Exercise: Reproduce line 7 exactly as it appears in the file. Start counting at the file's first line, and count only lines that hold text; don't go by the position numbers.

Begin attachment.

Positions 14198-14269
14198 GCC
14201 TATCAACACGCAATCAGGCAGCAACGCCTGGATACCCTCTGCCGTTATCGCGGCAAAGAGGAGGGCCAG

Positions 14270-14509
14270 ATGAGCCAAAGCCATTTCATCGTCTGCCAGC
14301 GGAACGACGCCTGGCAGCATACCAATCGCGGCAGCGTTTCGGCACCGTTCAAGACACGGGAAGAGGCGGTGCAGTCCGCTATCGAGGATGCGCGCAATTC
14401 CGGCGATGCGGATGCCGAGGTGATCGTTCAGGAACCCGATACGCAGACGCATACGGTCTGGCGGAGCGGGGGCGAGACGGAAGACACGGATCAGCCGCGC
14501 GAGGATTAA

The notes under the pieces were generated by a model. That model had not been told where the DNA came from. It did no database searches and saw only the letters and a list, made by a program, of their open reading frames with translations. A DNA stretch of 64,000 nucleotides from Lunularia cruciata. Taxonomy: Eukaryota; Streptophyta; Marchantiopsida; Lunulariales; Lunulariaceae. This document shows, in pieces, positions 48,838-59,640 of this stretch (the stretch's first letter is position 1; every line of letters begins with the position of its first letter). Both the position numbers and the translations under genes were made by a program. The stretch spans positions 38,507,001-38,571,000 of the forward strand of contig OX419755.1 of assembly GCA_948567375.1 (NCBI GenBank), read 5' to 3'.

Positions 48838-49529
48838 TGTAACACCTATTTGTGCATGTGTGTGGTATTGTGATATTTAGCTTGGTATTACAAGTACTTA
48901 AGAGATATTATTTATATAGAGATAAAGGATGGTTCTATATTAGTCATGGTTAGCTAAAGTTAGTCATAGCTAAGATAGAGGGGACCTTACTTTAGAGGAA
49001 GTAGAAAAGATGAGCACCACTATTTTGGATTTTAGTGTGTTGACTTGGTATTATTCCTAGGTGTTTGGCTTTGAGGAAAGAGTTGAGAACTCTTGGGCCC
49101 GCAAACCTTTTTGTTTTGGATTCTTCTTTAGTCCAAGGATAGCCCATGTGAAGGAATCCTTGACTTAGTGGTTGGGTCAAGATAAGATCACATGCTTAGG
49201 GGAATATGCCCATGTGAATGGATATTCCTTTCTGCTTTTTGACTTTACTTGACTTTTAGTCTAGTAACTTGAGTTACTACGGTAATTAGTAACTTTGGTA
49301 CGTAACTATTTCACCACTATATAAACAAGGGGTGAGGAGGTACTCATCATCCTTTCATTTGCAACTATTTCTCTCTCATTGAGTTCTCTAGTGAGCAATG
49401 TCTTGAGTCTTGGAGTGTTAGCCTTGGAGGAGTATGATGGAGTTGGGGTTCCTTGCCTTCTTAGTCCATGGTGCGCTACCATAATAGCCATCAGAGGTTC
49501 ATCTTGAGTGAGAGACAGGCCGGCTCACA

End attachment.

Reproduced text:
14401 CGGCGATGCGGATGCCGAGGTGATCGTTCAGGAACCCGATACGCAGACGCATACGGTCTGGCGGAGCGGGGGCGAGACGGAAGACACGGATCAGCCGCGC